- The Washington Times - Wednesday, November 5, 2003

ASSOCIATED PRESS

The Marine Corps, which played a central role in toppling Saddam Hussein last spring, will return to Iraq as part of a U.S. troop rotation next year, officials said yesterday.

Since the Marines’ departure from Iraq in September, the military effort to stabilize and rebuild Iraq has fallen almost entirely to the Army, plus multinational units led by Britain and Poland.

The 13th Marine Expeditionary Unit recently began antismuggling operations in the Persian Gulf coastal area in southern Iraq. But no Marines have been doing stabilization operations, such as working with Iraqi civilians on rebuilding projects or hunting for fugitives loyal to Saddam, since the 1st Marine Expeditionary Force departed south-central Iraq in September.

Also included in the next U.S. rotation will be thousands of newly mobilized National Guard and Reserve troops, as well as active-duty Army units, such as the 1st Cavalry Division from Fort Hood, Texas, and the 1st Infantry Division in Germany, said officials who discussed the matter on the condition of anonymity.

No National Guard combat brigades will be called on, beyond the three already mobilized from North Carolina, Arkansas and Washington state to prepare for deployment to Iraq next year. The extra Guard and Reserve troops to be mobilized will be combat-support forces such as military police.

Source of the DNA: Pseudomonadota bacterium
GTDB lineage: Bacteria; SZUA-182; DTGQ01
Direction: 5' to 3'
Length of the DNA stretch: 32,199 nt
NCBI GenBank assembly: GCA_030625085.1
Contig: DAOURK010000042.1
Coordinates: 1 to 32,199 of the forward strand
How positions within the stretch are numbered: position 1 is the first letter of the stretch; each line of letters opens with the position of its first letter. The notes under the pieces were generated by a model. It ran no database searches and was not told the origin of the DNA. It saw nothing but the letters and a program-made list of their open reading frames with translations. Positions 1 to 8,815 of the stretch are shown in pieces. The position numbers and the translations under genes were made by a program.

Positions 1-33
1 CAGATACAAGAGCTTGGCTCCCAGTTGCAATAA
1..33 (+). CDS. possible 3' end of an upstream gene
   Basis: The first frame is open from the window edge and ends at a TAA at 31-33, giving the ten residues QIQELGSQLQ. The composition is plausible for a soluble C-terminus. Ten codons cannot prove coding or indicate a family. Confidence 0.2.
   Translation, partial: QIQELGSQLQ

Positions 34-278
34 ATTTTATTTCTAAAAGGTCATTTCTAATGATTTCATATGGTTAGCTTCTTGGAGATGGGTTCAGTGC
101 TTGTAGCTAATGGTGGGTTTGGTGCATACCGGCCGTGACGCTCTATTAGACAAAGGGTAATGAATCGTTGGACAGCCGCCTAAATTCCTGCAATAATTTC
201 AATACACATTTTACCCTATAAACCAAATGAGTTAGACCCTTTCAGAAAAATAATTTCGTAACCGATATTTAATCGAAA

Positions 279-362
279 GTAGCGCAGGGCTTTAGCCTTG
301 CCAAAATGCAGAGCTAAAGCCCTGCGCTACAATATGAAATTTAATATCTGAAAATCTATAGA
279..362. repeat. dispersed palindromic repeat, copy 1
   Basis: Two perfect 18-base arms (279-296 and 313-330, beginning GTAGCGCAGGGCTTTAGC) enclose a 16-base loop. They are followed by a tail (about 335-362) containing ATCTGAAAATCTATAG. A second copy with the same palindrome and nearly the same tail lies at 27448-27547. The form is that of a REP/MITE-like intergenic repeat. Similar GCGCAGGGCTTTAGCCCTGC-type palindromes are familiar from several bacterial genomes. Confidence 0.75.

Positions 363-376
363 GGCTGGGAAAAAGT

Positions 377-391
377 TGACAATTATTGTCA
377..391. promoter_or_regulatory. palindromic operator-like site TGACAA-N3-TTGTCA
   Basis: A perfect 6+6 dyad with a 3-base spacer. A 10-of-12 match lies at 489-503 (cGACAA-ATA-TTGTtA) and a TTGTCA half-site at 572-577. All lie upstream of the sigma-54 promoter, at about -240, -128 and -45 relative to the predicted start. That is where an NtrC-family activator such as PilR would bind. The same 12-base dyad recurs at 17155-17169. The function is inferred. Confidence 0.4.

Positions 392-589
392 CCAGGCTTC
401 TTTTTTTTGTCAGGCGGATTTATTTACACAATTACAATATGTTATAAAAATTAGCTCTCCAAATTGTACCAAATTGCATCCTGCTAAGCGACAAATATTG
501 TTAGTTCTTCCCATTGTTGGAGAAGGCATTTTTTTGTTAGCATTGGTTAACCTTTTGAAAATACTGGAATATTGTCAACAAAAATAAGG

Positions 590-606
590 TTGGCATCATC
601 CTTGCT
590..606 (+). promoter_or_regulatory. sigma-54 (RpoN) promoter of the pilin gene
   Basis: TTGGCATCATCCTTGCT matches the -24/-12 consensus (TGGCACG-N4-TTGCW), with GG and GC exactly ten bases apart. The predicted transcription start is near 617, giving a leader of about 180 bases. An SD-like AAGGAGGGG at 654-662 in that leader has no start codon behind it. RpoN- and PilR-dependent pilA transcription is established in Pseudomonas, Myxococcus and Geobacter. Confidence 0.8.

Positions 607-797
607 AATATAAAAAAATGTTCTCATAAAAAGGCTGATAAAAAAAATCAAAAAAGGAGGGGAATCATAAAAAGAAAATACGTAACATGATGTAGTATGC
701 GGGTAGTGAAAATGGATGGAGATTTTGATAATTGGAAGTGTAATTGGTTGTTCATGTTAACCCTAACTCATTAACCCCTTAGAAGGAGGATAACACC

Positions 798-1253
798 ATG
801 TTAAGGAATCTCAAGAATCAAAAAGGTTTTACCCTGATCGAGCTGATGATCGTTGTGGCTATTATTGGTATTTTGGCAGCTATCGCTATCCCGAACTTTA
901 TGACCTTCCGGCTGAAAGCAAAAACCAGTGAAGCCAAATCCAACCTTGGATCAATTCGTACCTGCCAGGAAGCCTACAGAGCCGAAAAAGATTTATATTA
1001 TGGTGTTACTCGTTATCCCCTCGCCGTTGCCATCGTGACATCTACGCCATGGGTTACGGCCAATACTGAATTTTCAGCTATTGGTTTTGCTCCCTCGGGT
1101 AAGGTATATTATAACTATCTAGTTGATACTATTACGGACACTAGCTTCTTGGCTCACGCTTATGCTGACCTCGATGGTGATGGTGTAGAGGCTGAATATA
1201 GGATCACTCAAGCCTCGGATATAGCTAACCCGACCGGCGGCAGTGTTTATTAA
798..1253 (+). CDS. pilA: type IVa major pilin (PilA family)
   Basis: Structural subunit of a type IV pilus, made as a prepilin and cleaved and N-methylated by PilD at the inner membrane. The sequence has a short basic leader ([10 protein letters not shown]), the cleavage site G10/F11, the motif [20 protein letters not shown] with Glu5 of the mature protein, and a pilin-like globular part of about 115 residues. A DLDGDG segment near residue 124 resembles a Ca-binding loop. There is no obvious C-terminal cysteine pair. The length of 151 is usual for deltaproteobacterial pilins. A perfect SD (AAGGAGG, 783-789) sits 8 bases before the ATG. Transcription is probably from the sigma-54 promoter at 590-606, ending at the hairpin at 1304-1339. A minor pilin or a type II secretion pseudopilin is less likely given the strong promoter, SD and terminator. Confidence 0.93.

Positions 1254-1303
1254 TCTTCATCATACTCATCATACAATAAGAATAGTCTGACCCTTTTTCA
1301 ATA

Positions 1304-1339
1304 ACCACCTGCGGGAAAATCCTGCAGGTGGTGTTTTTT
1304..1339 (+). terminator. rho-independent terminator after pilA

Instead of relying almost exclusively on the Army to provide reserve forces for support, the Pentagon intends to mobilize specialists from the reserve components of the Air Force and Navy, too.

On Capitol Hill, Gen. Peter Pace, vice chairman of the Joint Chiefs of Staff, said troop orders were being issued yesterday and Pentagon officials planned to publicly release details today.

Gen. Pace said members of Congress were being briefed on the plan yesterday. He declined to give reporters details.

Gen. Pace said that by May the Pentagon expects to have just over 100,000 U.S. troops in Iraq, a drop of 30,000 from current levels. The Pentagon also hopes to have about 170,000 Iraqi security forces by then — compared with about 100,000 now — and two multinational divisions of about 12,000 each.

The Pentagon has struggled to set the troop rotation for 2004 because of the Bush administration’s inability so far to persuade its international partners to contribute significant troops. Turkey had offered to send thousands, but has balked in the face of Iraqi political opposition.

The Army has shouldered most of the burden of attempting to stabilize Iraq. It has been stretched thin by multiple overseas commitments, including antiterrorism efforts in Afghanistan as well as Iraq.

The first major Army unit to be replaced in Iraq next year is the 101st Airborne Division, which played an important role in the march to Baghdad.


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